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Title: Technology Solutions Case Study: Hydronic Systems: Designing for Setback Operation

For years, conventional wisdom surrounding space heating has specified two points: size the mechanical systems to the heating loads, and setting the thermostat back at night will result in energy savings. The problem is these two recommendations oppose each other. A system that is properly sized to the heating load will not have the extra capacity necessary to recover from a thermostat setback, especially at design conditions. Properly designing a hydronic system for setback operation can be accomplished but depends on several factors. Determining the appropriateness of setback for a particular project is the first step. This is followed by proper sizing of the boiler and baseboard to ensure the needed capacity can be met. Finally, control settings must be chosen that result in the most efficient and responsive performance. This guide provides step-by-step instructions for heating contractors and hydronic designers for selecting the proper control settings to maximize system performance and improve response time when using a thermostat setback.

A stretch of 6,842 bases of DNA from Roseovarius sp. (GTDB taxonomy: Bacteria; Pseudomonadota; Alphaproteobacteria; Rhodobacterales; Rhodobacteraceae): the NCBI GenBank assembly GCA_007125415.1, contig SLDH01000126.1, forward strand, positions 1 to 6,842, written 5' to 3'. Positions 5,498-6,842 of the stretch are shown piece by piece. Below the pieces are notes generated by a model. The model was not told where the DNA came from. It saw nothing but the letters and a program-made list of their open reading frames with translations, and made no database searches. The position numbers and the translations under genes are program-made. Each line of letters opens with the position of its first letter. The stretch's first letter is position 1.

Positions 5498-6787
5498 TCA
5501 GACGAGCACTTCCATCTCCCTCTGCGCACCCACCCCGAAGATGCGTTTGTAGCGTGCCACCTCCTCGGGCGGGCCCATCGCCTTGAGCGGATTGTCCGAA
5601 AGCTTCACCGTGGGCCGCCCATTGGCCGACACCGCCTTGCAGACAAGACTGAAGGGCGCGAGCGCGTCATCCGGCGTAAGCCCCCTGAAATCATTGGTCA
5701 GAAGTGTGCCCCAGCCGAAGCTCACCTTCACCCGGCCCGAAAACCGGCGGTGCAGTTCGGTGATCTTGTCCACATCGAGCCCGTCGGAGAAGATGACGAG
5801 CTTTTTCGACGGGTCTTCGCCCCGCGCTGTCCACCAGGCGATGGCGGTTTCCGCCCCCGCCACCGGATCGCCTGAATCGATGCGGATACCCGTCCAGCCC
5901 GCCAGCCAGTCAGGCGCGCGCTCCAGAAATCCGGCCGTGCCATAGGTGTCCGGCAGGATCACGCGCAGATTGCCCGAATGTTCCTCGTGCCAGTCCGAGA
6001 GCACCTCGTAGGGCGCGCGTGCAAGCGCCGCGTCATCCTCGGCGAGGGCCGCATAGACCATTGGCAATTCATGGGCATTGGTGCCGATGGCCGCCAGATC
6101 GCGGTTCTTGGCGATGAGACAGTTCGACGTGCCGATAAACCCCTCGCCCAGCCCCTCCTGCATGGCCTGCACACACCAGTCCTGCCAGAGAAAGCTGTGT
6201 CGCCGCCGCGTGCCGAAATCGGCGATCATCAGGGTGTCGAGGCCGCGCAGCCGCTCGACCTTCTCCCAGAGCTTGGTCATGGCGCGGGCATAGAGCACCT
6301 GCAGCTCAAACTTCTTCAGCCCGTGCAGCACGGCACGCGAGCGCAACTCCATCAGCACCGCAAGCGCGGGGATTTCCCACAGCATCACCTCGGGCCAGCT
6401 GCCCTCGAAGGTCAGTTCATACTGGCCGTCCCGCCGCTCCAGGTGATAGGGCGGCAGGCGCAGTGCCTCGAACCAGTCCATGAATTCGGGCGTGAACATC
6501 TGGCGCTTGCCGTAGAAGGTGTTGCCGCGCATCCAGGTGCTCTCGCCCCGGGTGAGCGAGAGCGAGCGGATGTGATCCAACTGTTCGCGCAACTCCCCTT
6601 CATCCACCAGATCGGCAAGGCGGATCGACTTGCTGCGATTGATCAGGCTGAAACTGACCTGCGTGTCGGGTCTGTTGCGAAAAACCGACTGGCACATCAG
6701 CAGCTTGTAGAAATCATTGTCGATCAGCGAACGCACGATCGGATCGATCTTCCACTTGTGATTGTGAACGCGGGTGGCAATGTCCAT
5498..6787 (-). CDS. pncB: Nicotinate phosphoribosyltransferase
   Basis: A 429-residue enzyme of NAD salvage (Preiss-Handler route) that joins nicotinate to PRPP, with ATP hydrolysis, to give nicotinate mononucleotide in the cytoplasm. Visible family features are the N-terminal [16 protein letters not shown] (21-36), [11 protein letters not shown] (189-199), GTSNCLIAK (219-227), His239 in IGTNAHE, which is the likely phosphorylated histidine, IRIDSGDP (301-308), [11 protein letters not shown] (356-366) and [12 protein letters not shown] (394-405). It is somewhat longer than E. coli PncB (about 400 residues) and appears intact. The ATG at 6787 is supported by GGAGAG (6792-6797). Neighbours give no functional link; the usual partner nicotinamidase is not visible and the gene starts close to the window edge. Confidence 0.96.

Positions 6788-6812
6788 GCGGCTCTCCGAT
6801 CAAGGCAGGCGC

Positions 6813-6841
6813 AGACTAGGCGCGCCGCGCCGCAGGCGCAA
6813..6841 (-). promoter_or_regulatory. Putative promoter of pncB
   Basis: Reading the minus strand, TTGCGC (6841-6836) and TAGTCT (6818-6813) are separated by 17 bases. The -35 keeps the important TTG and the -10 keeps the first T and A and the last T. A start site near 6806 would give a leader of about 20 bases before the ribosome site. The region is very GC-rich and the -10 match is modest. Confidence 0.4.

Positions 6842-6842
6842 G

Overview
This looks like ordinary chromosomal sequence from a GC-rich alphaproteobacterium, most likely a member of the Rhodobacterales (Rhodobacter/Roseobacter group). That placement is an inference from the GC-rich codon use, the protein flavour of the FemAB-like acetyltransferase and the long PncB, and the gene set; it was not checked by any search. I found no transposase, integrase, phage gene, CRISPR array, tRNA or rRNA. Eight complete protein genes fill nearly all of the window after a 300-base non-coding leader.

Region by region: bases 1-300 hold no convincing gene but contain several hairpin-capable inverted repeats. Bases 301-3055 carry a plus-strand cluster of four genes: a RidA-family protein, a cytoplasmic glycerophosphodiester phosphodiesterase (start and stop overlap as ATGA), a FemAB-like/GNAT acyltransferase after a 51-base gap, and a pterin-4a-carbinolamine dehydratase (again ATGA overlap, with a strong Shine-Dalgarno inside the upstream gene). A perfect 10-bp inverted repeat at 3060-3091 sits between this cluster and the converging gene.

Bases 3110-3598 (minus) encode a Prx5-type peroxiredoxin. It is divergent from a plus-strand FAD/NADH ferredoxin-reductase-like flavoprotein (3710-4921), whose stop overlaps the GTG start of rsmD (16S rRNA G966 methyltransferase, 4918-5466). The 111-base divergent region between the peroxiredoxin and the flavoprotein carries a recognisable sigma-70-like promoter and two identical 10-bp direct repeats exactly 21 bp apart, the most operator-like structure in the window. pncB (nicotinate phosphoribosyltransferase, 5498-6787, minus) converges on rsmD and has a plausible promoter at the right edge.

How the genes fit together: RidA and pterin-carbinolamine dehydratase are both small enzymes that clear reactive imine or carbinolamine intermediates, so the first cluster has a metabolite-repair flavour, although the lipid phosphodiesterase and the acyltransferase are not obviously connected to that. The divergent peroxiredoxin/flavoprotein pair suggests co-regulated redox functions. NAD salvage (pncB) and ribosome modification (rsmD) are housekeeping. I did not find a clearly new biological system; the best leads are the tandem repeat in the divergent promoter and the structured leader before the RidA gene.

Publication Date:
OSTI Identifier:
Report Number(s):
Research Org:
Consortium for Advanced Residential Buildings
Sponsoring Org:
USDOE Office of Energy Efficiency and Renewable Energy (EERE), Building Technologies Office (EE-5B) (Building America)
Country of Publication:
United States
residential; Residential Buildings; CARB II; Building America; gas-fired, modulating condensing boilers; outdoor reset control; night setback; AFUE; right-sizing; hydronic systems; mass storage; ACCA Manual J; boost control; baseboard convectors; indirect DHW system; combustion efficiency; recovery period